• Complains frequently of headaches, stomachaches or other physical ailments
• Loss of appetite
• Has lost self confidence.
Note: Children with disabilities may be at a higher risk of being bullied than other children.
Noticing signs like these are your cue to talk to your child and his teacher or counselor.
When talking to your child be sure to connect first.
Example - I’ve been seeing a lot of news reports about bullying. It scares me. Is this type of behavior happening at your school? Are you or your friends having any problem with others picking on you? Who are some of your friends at school? Any kids at school you don’t like? Why don’t you like them?
Follow up with the teacher and ask how your child does socially in school? Who he is friends with? Does the teacher think your child could be bullied or teased?
Continue to seek help. If these signs are not those of being bullied you will want to find out what is causing them. If he is being bullied take some action steps to rebuild his confidence self esteem and possibly his self defense skills before things get physical.
To stay healthy or improve health, adults need to do two types of physical activity each week: aerobic and strength exercises.
To stay healthy, adults should try to be active daily and should do:
at least 150 minutes of moderate aerobic activity such as cycling or brisk walking every week, and strength exercises on two or more days a week that work all the major muscles (legs, hips, back, abdomen, chest, shoulders and arms)
75 minutes of vigorous aerobic activity, such as running or a game of singles tennis every week, and strength exercises on two or more days a week that work all the major muscles (legs, hips, back, abdomen, chest, shoulders and arms)
A mix of moderate and vigorous aerobic activity every week. For example, two 30-minute runs plus 30 minutes of brisk walking equates to 150 minutes of moderate aerobic activity, and strength exercises on two or more days a week that work all the major muscles (legs, hips, back, abdomen, chest, shoulders and arms)
A good rule is that one minute of vigorous activity provides the same health benefits as two minutes of moderate activity.
One training program that's been around for 2000 years (must be good) Is martial arts. Martial Arts combines flexibility, aerobic training and strength training. 2 - 3 classes a week will provide a moderate workout for beginners and a vigorous workout for intermediate and advanced students. But there are bonuses. You will be part of a great supportive community and have the benefits of self-defense.
1. Remind yourself every day it’s a constant improvement
If you tried to sprint a marathon full force you would never make it so to apply the same mindset to maintaining weight loss is not only silly but a set up for failure.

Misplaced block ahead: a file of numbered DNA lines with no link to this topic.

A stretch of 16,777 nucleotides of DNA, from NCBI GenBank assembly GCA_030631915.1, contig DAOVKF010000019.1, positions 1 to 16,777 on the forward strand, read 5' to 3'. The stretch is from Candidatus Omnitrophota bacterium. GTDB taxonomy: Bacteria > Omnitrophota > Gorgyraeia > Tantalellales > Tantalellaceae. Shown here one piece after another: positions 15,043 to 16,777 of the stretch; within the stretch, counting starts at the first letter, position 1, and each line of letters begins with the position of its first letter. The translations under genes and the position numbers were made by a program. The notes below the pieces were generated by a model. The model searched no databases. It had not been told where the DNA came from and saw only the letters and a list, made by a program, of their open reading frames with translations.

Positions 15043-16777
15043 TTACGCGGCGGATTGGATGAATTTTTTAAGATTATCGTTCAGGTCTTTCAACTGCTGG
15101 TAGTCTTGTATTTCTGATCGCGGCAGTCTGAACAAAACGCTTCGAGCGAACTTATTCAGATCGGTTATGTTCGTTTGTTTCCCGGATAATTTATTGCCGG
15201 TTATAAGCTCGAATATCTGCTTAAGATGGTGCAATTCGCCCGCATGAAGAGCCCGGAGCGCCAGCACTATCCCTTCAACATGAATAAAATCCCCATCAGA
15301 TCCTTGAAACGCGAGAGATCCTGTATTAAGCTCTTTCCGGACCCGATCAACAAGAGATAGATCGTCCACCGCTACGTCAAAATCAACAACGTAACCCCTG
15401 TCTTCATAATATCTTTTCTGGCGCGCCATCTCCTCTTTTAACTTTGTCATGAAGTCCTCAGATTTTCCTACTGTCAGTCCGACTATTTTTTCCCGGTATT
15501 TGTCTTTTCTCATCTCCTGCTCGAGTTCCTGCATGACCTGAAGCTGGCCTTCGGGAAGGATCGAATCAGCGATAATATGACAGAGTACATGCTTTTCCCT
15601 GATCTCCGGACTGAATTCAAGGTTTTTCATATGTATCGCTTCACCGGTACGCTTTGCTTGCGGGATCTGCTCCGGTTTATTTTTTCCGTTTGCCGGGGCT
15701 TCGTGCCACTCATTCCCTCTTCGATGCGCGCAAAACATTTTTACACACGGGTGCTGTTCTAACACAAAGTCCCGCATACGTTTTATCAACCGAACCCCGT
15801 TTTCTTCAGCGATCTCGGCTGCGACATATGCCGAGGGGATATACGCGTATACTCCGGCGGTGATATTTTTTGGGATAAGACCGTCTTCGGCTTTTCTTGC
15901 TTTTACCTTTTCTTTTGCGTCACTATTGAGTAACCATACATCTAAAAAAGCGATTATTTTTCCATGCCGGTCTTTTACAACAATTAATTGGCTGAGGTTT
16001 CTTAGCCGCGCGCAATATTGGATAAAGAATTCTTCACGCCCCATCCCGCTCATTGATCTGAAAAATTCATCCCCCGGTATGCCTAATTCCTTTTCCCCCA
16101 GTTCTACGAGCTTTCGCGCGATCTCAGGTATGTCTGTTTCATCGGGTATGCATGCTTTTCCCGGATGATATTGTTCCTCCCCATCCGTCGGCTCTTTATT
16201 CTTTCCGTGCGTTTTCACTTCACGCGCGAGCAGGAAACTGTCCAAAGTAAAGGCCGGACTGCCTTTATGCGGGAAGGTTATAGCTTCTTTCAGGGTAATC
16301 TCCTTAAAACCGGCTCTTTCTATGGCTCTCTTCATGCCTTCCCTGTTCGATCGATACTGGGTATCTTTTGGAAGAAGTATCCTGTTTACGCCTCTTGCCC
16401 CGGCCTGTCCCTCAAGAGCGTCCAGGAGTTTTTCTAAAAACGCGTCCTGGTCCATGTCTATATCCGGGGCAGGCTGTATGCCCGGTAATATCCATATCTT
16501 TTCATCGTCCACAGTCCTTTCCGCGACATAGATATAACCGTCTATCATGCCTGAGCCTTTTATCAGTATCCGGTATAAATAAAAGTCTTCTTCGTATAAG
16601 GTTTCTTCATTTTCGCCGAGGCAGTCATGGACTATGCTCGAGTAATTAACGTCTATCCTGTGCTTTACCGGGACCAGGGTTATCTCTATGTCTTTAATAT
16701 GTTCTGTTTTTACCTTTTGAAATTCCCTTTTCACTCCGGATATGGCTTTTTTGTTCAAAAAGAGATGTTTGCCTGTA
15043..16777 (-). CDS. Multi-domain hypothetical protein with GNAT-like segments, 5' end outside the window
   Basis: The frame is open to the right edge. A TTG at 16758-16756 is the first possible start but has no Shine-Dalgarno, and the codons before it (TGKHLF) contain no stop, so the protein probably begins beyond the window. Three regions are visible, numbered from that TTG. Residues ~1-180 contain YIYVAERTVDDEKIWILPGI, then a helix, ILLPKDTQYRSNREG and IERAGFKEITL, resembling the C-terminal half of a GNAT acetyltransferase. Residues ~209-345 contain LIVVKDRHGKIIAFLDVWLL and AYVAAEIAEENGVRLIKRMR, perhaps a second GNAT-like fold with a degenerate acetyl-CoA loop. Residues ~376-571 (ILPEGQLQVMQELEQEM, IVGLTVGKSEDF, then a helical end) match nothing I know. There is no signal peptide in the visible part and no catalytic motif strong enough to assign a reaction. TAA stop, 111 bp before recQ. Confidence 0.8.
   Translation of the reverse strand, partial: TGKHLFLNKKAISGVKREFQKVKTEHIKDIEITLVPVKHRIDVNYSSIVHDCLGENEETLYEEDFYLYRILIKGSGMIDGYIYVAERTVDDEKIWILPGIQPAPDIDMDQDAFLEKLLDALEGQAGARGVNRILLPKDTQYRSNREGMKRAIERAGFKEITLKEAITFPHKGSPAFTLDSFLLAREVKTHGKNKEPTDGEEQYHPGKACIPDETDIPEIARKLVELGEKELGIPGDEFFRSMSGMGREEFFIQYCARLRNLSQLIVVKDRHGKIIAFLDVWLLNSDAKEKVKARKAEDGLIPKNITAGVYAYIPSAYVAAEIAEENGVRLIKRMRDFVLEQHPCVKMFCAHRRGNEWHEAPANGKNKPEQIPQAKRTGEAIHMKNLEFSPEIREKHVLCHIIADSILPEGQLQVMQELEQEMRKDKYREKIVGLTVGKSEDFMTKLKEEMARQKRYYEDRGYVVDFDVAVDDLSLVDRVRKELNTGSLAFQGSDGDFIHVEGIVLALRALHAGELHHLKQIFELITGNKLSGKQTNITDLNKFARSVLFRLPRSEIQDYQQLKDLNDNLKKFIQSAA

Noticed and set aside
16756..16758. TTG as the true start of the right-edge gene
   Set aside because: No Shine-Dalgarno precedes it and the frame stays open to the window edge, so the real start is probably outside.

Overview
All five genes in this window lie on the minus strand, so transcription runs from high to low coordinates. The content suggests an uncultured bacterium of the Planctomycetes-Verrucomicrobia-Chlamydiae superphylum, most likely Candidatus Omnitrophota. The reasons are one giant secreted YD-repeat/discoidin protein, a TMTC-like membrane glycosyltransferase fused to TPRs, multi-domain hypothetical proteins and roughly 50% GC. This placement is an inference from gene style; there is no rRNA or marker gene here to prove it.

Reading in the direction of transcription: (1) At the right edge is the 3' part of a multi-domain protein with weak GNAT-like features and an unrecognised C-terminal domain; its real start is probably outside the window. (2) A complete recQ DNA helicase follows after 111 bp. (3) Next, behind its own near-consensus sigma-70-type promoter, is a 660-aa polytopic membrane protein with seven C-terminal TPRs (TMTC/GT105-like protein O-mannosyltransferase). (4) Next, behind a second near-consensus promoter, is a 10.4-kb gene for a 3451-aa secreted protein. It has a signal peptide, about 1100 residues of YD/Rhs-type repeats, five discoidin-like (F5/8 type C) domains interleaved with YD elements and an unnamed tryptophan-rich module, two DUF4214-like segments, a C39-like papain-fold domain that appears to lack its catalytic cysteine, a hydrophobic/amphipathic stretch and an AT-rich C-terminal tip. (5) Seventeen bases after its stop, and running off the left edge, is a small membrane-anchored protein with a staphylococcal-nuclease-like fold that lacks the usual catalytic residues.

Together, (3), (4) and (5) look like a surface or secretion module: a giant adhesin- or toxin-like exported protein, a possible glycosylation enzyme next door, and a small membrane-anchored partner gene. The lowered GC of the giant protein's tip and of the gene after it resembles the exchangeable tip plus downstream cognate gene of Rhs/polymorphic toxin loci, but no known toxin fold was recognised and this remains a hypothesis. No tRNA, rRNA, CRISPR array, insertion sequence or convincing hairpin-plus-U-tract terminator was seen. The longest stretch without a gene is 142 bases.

2. Stop buying your problem foods
If you have a penchant for sweet, savory, fried, or all of the above and find yourself saying, “I’ll buy just one package of [insert problem food here] so I can have some when I really want it…”, it’s time to stop. You’re creating a comfort zone for self sabotage. Just don’t buy it, okay?
3. Keep track of your nutrition when you feel you’re losing your grip
Eating too much or eating too little are both equally are the nemesis of maintaining weight loss. The best way to combat that war is to keep track of your nutrition when you feel most out of control.
4. Keep track of your results.Become a “Tracker?”
“That which is measured improves. That which is measured and reported improves exponentially.” -Karl Pearson
If you’ve ever kept a tracking chart for anything you wanted to improve, you know this is true. The effect borders on the miraculous. Trackers find themselves taking enormous action to improve the things they track almost unconsciously.
5. Memorize this phrase, “No thanks, I just ate.”
When you’re trying to make better choices regarding eating, it’s easy to get bombarded with turbulence over, “you can have just ONE” or “I heard not eating can be BAD for you” when in reality they just want you to join in on the fun. When you say “No thanks, I just ate,” it cuts down on the need to defend yourself BIG TIME.
6. Drink as much water as you can
I mean it. Not only will you stay hydrated but your body will be running on all 8 cylinders keeping you constantly tuned up.
7. Ask yourself, “Will I be happy with that decision an hour from now?”
Odds are the answer is no and it helps to focus on the outcome rather than the instant gratification. If the answer is yes, then that’s what you should be doing! Self accountability at it’s finest.
8. Establish an accountability buddy
It helps knowing that someone else understands the struggle of maintaining a healthy lifestyle and having an appointed friend you can call or text in that moment of weakness can do wonders for talking yourself off the ledge. Even if you don’t call/text it’s a great tool just knowing you can.
9. Get rid of all your bigger sized clothing
You don’t need that safety net anymore and when you have no choice to get back on track unless you want to buy a whole new wardrobe, it can be motivating to get back on the health wagon.
10. Never give up on yourself
Believe you are the person you want to be already. You just may have gotten a little off track. You need to love yourself in order to want the best for yourself